By Russell BennettEMERALD Primary School students will be soon be learning in new classrooms. The school can look forward to…[To read the rest of this story Subscribe or Login to the Gazette Access Pass] Thanks for reading the Pakenham Berwick Gazette. Subscribe or Login to read the rest of this content with the Gazette Digital Access Pass subscription.
By ANEEKA SIMONIS A PAKENHAM teenager dubbed the “sorry burglar” failed to apologise his way out of police charges last…[To read the rest of this story Subscribe or Login to the Gazette Access Pass] Thanks for reading the Pakenham Berwick Gazette. Subscribe or Login to read the rest of this content with the Gazette Digital Access Pass subscription.
By KATHRYN BERMINGHAM A PAKENHAM woman and her daughter will sleep in their cars tonight, after a warrant to remove…[To read the rest of this story Subscribe or Login to the Gazette Access Pass] Thanks for reading the Pakenham Berwick Gazette. Subscribe or Login to read the rest of this content with the Gazette Digital Access Pass subscription.
From 10 a.m. to 1:30 p.m., there are Black Jack Downhill Rides leaving from Sacred Ride on 200 Block of Baker Street, heading up Give Out.Sunday, its Morning Mountain Madness.From 9:30-10:30 a.m., its the Kids Cross Country races from ages two to 12 sponsored by Nelson and District Credit Union.At 11 a.m. it’s the Women’s Enduro Short and Long Course Event before the Men’s Enduro Short and Long Course Event at 1 p.m.The Fat Tire Festival is held every year in memory of Cam Alexander, a friend and avid cyclist who lost his life tragically while riding his bike 22 years ago. For more information go to the Nelson Fat Tire Festival website. The four-day Fat Tire Festival 2017 kicked off Thursday in grand style with Rosemont Jump Jam at the Bike Park next to the Skatepark in Nelson.Riders young and old braved the bike park track for the timed pump track race to begin the four-day Fat Tire Festival. Later, seasoned riders competed in the High Jump contest.Friday, at 5:45 p.m. the scene shifts to Baker Street for the annual Fat Tire Festival parade led by Nelson Police. Parade entrants are asked to meet at Civic Auto Repair in the 700 Block of Baker Street.Saturday, its Kootenay Kasino Day.From 11 a.m. to 5 p.m., its the Trans Canada Great Trail 25th year Anniversary Celebration happening at Morning Mountain. There will be a barbecue celebration as well as cool give-aways and a scavenger hunt for the kids.At 3 p.m. there’s the Morning Mountain Poker Ride.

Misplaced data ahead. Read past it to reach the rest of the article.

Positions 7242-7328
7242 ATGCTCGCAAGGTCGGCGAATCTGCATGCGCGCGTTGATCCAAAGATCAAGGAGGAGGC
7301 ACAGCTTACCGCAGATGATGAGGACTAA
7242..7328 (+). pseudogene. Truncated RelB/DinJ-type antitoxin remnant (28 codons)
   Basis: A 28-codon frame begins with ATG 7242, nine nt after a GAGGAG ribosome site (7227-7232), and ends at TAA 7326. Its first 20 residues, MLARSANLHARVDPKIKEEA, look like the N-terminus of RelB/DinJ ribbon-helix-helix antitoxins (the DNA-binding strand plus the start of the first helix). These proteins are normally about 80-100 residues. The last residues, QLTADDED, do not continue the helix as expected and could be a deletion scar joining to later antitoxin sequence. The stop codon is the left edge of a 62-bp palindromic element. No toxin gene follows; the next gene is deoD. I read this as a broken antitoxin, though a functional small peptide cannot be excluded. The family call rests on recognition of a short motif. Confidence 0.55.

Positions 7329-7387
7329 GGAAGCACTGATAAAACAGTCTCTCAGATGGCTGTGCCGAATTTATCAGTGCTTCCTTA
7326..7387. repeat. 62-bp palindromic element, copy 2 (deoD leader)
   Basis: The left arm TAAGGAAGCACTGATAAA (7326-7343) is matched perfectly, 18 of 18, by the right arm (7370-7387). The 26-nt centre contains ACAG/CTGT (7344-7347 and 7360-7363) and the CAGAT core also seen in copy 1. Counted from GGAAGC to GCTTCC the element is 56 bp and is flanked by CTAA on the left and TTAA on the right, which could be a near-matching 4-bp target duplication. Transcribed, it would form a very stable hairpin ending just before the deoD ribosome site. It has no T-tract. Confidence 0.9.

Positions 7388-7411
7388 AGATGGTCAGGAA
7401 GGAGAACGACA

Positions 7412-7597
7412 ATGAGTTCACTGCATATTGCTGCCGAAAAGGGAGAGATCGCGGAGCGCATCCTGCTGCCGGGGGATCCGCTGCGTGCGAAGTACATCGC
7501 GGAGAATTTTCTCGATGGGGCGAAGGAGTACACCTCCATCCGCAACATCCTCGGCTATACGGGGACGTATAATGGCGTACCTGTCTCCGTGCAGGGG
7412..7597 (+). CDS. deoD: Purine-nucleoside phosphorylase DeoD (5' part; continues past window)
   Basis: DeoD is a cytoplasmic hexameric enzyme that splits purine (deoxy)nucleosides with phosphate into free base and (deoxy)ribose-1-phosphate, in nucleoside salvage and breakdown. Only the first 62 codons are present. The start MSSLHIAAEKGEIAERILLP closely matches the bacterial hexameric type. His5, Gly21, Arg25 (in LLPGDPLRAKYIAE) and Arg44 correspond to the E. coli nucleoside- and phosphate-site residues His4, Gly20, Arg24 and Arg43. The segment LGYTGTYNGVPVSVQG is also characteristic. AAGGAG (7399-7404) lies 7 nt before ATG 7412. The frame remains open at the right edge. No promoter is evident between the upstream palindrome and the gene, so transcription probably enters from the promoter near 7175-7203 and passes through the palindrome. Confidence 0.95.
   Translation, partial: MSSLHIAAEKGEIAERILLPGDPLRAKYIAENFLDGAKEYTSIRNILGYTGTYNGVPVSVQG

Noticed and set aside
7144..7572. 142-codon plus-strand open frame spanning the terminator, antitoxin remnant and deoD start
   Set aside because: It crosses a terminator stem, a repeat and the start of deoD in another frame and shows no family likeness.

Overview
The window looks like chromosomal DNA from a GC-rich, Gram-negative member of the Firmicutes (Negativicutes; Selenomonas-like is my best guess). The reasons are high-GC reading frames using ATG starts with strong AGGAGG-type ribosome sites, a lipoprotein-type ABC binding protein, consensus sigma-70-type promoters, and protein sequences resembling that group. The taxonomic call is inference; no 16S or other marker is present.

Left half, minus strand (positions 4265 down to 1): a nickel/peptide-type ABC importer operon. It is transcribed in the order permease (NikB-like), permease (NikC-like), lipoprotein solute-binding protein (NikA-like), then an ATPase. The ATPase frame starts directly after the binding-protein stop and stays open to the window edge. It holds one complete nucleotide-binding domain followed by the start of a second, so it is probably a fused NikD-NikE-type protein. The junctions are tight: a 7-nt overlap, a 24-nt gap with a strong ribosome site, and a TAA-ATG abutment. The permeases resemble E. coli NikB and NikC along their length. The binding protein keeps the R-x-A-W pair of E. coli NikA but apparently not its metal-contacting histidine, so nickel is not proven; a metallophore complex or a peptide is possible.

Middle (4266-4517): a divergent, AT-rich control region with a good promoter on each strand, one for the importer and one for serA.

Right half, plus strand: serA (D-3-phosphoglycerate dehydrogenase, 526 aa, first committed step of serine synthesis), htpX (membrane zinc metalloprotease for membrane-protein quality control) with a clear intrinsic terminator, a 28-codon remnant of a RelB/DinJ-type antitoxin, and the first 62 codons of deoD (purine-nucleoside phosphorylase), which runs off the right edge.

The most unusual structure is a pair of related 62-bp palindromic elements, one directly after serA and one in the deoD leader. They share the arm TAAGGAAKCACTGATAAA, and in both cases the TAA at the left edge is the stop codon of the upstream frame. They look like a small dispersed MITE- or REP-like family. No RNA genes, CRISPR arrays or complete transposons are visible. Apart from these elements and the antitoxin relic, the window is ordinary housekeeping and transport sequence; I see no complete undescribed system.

CORRECTION An article in last week’s Independent incorrectly identified the Middletown North bowling team. The Lions were mistakenly referred to as the Eagles, which is the mascot of their crosstown rival, Middletown South.